not to the exit from the freeway or expressway.
Section 2E.37 Interchange
If there is less than 245 m (800 ft) between interchanges, Interchange
Sequence signs should be used instead of the Advance Guide signs
for the affected interchanges. If used, Interchange Sequence signs
should be used over the entire length of a route in an urban area.
They should not be used on a single interchange basis.
If interchanges are closely spaced, particularly through large urban
areas, so that guide signs cannot be adequately spaced, Interchange
Sequence signs identifying the next two or three interchanges may
Interchange Sequence signs are generally supplemental to Advance
Guide signs. Signing of this type is illustrated in Figures 2E-23
and 2E-24, and is compatible with the sign spreading concept.
These signs are installed in a series and display
the next two or three interchanges by name or route number with
distances to the nearest 400 m or 1/4 mile.
2E-23 Signing of Closely Spaced Interchanges Using Interchange
2E-24 Interchange Sequence Sign
If used, the first sign in the series shall be located in advance
of the first Advance Guide sign for the first interchange.
Where the exit direction is to the left, interchange
names or route numbers shown on such signs shall be followed by
the legend LEFT or LEFT EXIT in black letters on a yellow rectangular
Interchange Sequence signs shall not be substituted
for Exit Direction signs.
Interchange Sequence signs should be located in the median. After
the first of the series, Interchange Sequence signs should be placed
approximately midway between interchanges.
Interchange Sequence signs located in the median shall be installed
at overhead sign height.
Interchange numbers may be shown to the left of the interchange
name or route number.
Section 2E.38 Community
Interchanges Identification Signs
For suburban or rural communities served by two or three interchanges,
Community Interchanges Identification signs are useful (see Figure
2E-25 Community Interchanges Identification Sign
In these cases, the name of the community followed by the word EXITS
should be shown on the top line; the lines below should display
the destination, road name or route number, and the corresponding
distances to the nearest 400 m or 1/4 mile.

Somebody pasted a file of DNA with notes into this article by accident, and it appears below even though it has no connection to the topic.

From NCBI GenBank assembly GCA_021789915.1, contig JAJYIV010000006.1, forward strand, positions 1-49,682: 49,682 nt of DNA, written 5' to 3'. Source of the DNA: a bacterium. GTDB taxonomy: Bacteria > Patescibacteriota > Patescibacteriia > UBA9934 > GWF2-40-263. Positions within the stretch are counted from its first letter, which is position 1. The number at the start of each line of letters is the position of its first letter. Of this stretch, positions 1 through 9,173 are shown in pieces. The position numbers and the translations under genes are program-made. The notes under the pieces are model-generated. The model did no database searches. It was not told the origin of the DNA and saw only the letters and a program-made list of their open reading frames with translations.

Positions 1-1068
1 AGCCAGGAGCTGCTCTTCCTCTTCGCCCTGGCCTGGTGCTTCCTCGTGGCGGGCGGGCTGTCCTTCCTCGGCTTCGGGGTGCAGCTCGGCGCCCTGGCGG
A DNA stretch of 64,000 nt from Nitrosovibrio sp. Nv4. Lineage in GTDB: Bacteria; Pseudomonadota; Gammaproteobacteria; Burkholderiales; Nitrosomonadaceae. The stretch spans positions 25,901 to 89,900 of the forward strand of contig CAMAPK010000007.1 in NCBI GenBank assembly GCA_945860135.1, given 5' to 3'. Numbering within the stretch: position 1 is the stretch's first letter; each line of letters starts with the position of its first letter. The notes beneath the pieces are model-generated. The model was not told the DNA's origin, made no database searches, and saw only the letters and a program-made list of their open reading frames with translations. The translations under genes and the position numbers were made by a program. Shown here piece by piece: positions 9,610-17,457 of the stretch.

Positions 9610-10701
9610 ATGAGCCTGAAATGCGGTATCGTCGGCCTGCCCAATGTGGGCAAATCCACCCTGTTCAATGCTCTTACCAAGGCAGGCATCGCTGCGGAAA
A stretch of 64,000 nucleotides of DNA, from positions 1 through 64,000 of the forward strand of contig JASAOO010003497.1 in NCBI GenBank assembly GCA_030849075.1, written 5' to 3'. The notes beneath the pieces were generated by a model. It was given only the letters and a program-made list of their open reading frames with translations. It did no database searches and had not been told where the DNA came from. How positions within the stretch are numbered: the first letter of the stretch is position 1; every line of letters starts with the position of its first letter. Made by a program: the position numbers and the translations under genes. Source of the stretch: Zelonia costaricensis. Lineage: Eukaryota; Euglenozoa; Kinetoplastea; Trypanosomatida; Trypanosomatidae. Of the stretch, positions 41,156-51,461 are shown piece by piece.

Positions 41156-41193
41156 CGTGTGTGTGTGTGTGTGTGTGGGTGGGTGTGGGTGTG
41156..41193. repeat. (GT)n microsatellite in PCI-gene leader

The sign should be located in advance of the first
Advance Guide sign for the first interchange within the community.
If interchanges are not conveniently identifiable or if there are
more than three interchanges to be identified, the NEXT X EXITS
sign (see Section 2E.39) may
Section 2E.39 NEXT
X EXITS Sign
Many freeways or expressways pass through historical or recreational
regions, or urban areas served by a succession of several interchanges.
Such regions or areas may be indicated by a NEXT X EXITS sign (see
Figure 2E-26) located in advance of the Advance Guide sign or signs
for the first interchange.
2E-26 NEXT EXITS Sign
The sign legend should identify the region or area followed by the
words NEXT X EXITS.
Section 2E.40 Signing
by Type of Interchange
Road users need signs to help identify the location of the exit,
as well as to obtain route, direction, and destination information
for specific exit ramps. Figures 2E-27
show examples of guide signs for common types of interchanges. The
interchange layouts shown in most of the figures illustrate only
the major guide signs for one direction of traffic on the through
road and on the crossroad.
Interchange guide signing shall be consistent for each type of interchange
along a route.
The signing layout for all interchanges having only one exit ramp
in the direction of travel should be similar, regardless of the
interchange type (see Figures 2E-8,
and Figures 2E-27
For the sake of uniform application, the significant features of
the signing plan for each of the more frequent kinds of interchanges
(illustrated in Figures 2E-27 through 2E-32) should be followed
as closely as possible. Even when unusual geometric features exist,
variations in signing layout should be held to a minimum.
Section 2E.41 Freeway-to-Freeway
Freeway-to-freeway interchanges are major decision points where
the effect of taking a wrong ramp cannot be easily corrected. Reversing
direction on the connecting freeway or reentering to continue on
the intended course is usually not possible. Figure 2E-27 shows
examples of guide signs at a freeway-to-freeway interchange.
2E-27 Examples of Freeway-to-Freeway Interchange Guide Signs
The sign messages should contain only the route shield, cardinal
direction, and the name of the next control city on the route. Arrows
should point as indicated in Section
2D.08, unless a diagrammatic representation of the interchange
layout requires otherwise.
At splits where the off-route movement is to the
left or where there is an optional lane split, expectancy problems